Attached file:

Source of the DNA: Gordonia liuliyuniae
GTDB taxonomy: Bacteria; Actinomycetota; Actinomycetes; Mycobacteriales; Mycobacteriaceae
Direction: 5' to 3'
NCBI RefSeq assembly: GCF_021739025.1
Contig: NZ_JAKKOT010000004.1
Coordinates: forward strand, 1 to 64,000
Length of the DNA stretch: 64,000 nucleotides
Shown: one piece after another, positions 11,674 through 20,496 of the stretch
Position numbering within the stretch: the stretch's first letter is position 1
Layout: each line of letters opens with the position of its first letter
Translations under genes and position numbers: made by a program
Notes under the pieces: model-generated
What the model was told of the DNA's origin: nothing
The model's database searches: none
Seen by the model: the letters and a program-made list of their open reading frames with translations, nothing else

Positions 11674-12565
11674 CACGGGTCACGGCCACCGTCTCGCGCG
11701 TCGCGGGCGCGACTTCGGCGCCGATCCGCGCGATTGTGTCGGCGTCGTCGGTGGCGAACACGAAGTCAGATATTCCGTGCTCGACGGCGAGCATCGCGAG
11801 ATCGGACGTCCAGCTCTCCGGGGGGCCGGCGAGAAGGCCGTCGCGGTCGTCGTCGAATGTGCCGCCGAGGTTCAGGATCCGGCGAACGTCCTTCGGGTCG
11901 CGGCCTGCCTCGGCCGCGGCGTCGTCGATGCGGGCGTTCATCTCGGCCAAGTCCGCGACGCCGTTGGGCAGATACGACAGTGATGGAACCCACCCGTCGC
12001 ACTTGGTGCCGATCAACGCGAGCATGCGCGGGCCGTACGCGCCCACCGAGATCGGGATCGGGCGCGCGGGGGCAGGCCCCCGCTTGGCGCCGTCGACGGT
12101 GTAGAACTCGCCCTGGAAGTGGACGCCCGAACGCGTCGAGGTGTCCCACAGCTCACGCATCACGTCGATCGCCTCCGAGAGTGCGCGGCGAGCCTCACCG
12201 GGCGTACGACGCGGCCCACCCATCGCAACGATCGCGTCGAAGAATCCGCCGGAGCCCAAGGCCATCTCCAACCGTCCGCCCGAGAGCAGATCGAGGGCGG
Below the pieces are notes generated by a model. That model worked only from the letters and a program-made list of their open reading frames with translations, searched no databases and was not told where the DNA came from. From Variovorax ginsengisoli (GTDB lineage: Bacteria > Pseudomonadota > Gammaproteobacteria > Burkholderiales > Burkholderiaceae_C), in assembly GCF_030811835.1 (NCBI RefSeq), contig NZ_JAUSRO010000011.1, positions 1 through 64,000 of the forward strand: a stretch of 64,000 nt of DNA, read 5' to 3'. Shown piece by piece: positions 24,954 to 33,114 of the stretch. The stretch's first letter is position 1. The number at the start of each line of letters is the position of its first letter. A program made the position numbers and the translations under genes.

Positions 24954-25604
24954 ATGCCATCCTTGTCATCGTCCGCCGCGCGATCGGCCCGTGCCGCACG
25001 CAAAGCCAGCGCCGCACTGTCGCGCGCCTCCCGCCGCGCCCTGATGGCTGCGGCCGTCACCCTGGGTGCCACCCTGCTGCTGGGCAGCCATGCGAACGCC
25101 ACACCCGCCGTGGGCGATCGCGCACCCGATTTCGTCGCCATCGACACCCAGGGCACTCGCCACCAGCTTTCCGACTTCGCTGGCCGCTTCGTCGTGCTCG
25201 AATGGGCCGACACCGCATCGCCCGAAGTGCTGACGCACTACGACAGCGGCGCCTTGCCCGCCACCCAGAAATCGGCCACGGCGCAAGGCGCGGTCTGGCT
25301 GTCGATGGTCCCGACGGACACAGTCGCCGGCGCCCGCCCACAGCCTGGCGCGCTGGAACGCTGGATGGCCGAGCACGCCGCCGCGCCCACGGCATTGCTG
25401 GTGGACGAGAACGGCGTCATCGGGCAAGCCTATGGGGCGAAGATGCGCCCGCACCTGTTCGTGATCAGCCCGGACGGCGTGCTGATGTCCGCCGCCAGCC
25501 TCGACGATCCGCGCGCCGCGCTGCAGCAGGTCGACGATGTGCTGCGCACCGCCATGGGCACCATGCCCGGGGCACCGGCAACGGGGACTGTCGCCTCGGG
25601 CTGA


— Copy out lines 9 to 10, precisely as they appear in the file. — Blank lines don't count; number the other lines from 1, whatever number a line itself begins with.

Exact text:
Position numbering within the stretch: the stretch's first letter is position 1
Layout: each line of letters opens with the position of its first letter